Sue Steury: The Beloved Mother of Tenwek and Missionary in Bomet, Kenya
As a young girl, Sue Steury heard a family friend and missionary to India speak at the church where her father was the pastor. During the talk, she felt God’s touch and announced it to her family. “God wants me to be a missionary!” she told them. A few years later, Alice Day, a family friend and missionary teacher who served in Kenya, encouraged young Sue’s dream and prayed for her to find her calling.
A few years later at age 13, at the altar of a church camp service, she felt the Lord call her to Africa.
In 1959, as a young wife, Sue traveled to Kenya with her husband, Dr. Ernie Steury, as missionaries with the World Gospel Mission. “The majority of the Kipsigis people accepted and welcomed us from the start,” she said. “They are naturally a warm, outgoing, and loving people.” While living there, Sue’s children often played with the Kipsigis children. It took her a while to realize that simply being a mother endeared her to these women, who came to love and respect her — especially after she gave birth to the first white baby born at Tenwek Hospital. “The Kipsigis women in particular were thrilled,” she said. “It was as if they were saying to me, ‘You had your baby at our hospital; now you are one of us.'”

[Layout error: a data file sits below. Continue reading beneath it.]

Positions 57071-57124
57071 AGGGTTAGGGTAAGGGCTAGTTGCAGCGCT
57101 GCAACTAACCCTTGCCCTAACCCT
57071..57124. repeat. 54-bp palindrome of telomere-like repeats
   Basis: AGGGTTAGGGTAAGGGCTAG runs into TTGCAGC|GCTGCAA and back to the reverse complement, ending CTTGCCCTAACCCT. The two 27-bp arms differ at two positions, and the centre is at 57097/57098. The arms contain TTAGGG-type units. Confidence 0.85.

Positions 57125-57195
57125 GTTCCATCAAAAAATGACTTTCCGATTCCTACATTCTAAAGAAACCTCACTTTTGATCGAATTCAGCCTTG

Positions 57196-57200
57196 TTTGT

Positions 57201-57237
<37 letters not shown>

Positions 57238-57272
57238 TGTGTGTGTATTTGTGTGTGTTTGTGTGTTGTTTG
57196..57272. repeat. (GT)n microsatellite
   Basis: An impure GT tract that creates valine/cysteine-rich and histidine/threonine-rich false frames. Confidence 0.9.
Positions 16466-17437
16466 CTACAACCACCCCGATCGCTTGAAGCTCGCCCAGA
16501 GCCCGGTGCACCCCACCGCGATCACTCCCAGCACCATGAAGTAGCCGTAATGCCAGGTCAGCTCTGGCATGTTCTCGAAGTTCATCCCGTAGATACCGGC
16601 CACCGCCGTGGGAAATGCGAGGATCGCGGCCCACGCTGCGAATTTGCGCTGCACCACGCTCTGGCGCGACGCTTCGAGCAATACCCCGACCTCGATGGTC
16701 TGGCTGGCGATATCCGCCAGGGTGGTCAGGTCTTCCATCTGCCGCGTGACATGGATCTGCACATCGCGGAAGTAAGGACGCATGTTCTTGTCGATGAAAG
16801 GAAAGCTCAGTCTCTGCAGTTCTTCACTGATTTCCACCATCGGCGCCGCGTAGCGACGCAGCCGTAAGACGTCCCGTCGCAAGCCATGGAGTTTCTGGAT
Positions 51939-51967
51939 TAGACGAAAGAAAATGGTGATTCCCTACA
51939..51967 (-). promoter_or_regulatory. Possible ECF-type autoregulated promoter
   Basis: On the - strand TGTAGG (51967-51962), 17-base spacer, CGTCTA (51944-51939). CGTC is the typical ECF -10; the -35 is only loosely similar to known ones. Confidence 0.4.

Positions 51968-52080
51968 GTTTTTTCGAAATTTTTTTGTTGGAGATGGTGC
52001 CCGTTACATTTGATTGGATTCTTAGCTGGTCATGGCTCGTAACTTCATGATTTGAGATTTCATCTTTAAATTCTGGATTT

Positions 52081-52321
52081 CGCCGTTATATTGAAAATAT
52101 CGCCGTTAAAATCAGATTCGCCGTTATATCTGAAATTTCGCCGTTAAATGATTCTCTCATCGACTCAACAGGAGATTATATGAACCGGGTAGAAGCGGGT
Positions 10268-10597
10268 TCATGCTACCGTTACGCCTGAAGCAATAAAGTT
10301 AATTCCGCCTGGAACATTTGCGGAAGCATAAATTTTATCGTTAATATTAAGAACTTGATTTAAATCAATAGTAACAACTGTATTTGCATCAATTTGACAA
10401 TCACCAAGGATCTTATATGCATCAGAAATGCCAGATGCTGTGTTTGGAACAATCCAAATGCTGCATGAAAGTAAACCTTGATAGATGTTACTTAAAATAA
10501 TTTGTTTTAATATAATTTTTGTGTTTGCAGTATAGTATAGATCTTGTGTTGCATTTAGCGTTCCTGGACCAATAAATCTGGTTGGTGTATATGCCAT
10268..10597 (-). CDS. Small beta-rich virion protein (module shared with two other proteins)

Sue immersed herself in life at Tenwek doing whatever was required. She cooked and served meals, acted as bookkeeper, postmistress and hospital record-keeper, and helped newcomers learn the Kipsigis language. When she saw the need for educating the teachers, she organized a Sunday school course, designing lessons and crafts adapted to fit the culture and their available resources. Sue also trained and supervised the local community health workers, who went into the villages to teach safety and health practices. In this role, she found it natural to also share her heart for Jesus.
Her teaching had a wide and significant impact. “It was like I finally found my niche,” she said. “I just loved the interaction with the nationals.”
Along with Ernie, she became a surrogate parent for many young missionaries and medical staff — and a surrogate grandparent to their children. In short, Sue had become the “Mother of Tenwek.” On October 18, 1997, the hospital dedicated one of its multipurpose buildings to Sue with a plaque that commended her faithful and exemplary service to God and the people of Kenya.
Sue served as a missionary for 38 years at Tenwek beside her husband. A faithful servant, she went home to be with the Lord on September 28, 2021, at the age of 89. Her impact on the Tenwek community, especially that of its women, is still felt today.